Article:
The St. Barth Bucket for 40 yachts between 100 and 218 feet — the greatest spectacle in sailing — is about to get underway in a few hours, and the mega sailing yachts have a sprinkling of West Coast sailors aboard.
According to Sunset Hotel balcony neighbor Mark ‘the little Nipper’ D.G. of Newport, Marin’s Paul Cayard is here for his first Bucket — and will be driving the biggest entry of all, the 218-ft ketch Hetairos II. Hopefully he’s got a good navigator, because the last time the boat did the Bucket she shaved a leeward mark and left 22 tons of lead on the ocean floor.
Northern California rigger Scott Easom is aboard the 180-ft ketch Twizzle. The other day he FB’d that the spinnaker sheets were 1.25" in diameter — and 400 feet long!
Kenny and Kerry Keefe, of Marin and KKMI, have been to the island for several Voiles, but this is their first Bucket. He’s sailing on the 180-ft Adele, which will be locking horns with Marie, her near-sistership. Kerry will be holding down the fort ashore.
"No pictures!" shouted Mill Valley’s Patrick Adams, as we were walking down the quay. Our good friend runs the Swan 100 Varsovie, which will also be racing.
San Diego’s Jimmy Pugh, the ‘P’ in R/P designs, was eating at the same restaurant as we were last night. Presumably he’ll be sailing aboard Hasso Plattner’s 146-ft R/P screamer Visione. The German software mogul, who used to go up against Roy Disney in 86-footers, used to have a house in Novato.
While dinghying to shore, we almost ran into Scott Stolnitz of the Marina del Rey-based Switch 51 cat Beach House. He’s almost completed a long circumnavigation, accompanied by his friend Nikki.
Aboard ‘ti Profligate we’re having a great time with longtime San Francisco Bay sailors Dick and Linda Oppenheimer, who have had their Hylas 46 Second Chance in the Northeast for the last two summers. Also aboard are Fin Bevan and Deborah Norum, he of the Los Angeles YC-based Cal 40 Radiant and she of Idaho. Both have done a number of Baja Ha-Ha’s on big Profligate.
We’re sure there are a bunch of other West Coast sailors on hand, but these are all we know about for now.
What about Jimmy Buffett, part-time resident of the island and patron singer of all sailors? We saw him strolling through the outdoor bar at Le Select last night, looking good, but much more corporate, neater and not quite as lighthearted as in his younger years.
Looks as if there is going to be a fine breeze for today’s race, so we’re outta here! Action photos to come on Monday.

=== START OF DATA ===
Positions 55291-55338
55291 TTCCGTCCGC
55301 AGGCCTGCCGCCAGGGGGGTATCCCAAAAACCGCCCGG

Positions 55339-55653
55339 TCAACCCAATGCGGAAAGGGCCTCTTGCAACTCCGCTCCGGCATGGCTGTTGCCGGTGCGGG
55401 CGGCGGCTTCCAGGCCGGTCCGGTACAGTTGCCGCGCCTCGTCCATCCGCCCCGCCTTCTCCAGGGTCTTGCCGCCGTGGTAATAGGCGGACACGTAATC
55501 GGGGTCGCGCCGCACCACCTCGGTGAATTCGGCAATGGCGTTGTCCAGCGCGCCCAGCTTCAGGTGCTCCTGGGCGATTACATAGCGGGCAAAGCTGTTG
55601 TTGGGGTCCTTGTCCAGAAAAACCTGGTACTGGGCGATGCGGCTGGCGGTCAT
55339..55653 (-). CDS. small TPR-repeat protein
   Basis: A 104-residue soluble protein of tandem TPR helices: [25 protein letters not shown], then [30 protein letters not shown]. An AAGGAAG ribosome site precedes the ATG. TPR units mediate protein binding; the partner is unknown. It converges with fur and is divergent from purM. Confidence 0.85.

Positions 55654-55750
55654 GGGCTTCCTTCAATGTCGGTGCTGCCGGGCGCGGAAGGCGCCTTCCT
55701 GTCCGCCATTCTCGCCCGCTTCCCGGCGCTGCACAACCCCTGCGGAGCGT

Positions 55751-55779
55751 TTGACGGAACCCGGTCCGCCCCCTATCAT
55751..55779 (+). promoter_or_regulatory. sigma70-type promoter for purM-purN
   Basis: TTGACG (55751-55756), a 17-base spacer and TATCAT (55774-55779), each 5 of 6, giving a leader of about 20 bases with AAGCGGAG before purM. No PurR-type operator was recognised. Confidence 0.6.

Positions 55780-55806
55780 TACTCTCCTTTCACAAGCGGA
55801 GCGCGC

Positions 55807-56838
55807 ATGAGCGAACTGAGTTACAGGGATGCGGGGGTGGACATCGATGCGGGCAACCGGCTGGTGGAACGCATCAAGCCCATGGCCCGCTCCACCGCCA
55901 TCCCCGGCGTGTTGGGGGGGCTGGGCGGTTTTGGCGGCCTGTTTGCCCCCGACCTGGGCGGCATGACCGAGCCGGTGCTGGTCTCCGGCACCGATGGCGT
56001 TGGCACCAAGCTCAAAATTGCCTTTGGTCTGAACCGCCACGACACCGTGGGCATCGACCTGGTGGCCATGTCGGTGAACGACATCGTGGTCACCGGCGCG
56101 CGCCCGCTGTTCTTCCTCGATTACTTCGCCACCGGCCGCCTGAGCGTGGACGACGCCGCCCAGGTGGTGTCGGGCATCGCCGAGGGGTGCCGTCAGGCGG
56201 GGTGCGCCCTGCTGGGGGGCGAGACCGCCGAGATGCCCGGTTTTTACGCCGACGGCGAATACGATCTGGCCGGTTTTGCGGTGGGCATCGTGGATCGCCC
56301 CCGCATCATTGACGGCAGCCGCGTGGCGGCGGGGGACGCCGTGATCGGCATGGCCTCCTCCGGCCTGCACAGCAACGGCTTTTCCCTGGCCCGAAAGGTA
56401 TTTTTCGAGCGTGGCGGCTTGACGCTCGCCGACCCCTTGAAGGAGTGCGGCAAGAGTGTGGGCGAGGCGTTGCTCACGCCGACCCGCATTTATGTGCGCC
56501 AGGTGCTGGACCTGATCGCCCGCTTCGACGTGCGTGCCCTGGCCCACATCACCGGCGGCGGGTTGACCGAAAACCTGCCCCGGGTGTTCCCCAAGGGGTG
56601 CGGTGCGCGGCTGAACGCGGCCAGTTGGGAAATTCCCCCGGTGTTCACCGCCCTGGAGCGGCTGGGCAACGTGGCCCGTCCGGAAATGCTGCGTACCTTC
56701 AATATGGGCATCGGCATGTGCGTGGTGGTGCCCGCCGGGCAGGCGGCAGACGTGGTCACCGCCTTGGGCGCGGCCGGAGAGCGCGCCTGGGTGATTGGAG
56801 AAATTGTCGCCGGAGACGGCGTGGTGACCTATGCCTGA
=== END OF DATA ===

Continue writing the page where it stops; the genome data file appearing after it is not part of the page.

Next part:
Ricardo Brockmann, owner of the R/P 52 Vincitore, is largely responsible for this year’s MEXORC Copa Corum, as president of the organizing committee. He and his committee pulled together some of the best to run the races, judge the competition, and host the many social events surrounding the race. It’s hard not to feel welcome.
The Vincitore team arrived at Puerto Vallarta last week, having won their division in the San Diego to Puerto Vallarta Race. Although other SD-to-PV competitors are also racing in the MEXORC (which began Sunday and runs through tomorrow), overall entry numbers are down a bit, with 28 boats participating this week.
Vincitore started out strong in a challenging division that includes the well-known Santa Cruz 70, Grand Illusion, owned by James McDowell. In the first race of the nine-race series Vincitore took a bullet, but Grand Illusion has taken three firsts since then. After seven races, GI is up by three points. Bay Area sailor of note, Will Paxton, was asked at the last minute to join the Grand Illusion crew — they sailed very well yesterday, taking a first and second. It should be interesting to see how the racing develops over the next two days. Today, there’s a long-distance race, followed by the series’ Gold Cup on Sunday.
Greg Slyngstad’s J/125 Hamachi currently leads division two, while Ernesto Aguilar’s Frers 43 Bandito tops the division three scoreboard.
Conditions have been challenging at times, but nothing out of the ordinary. Breeze typically develops slowly in the morning as sailors head out to the race course amid whales, dolphins, countless birds and even young shark. Yesterday, for instance, the breeze held at around 3-5 knots as boats motored to the starting area. By the beginning of the first start it had popped into the mid-teens. Not long after that the winds peaked at about 22 knots for the remainder of the first race before calming a bit closer to 16 knots by the end of the day’s second race. As you might imagine, it’s been gloriously warm, typically around 84-86 degrees. Check out the results here.
When we received an email titled "Clouds over Mazatlan," we groaned. "Not another problem in Mexico," we thought to ourselves. Fortunately, it was no problem at all, as the sender, ‘Mexicolder Mike’ of Tropical Yacht Refrigeration, was referring to the real clouds you see in the photo. "Never seen anything like it in 35 years of cruising," he wrote.
"Anybody know how and why such clouds form?" Email us if you do.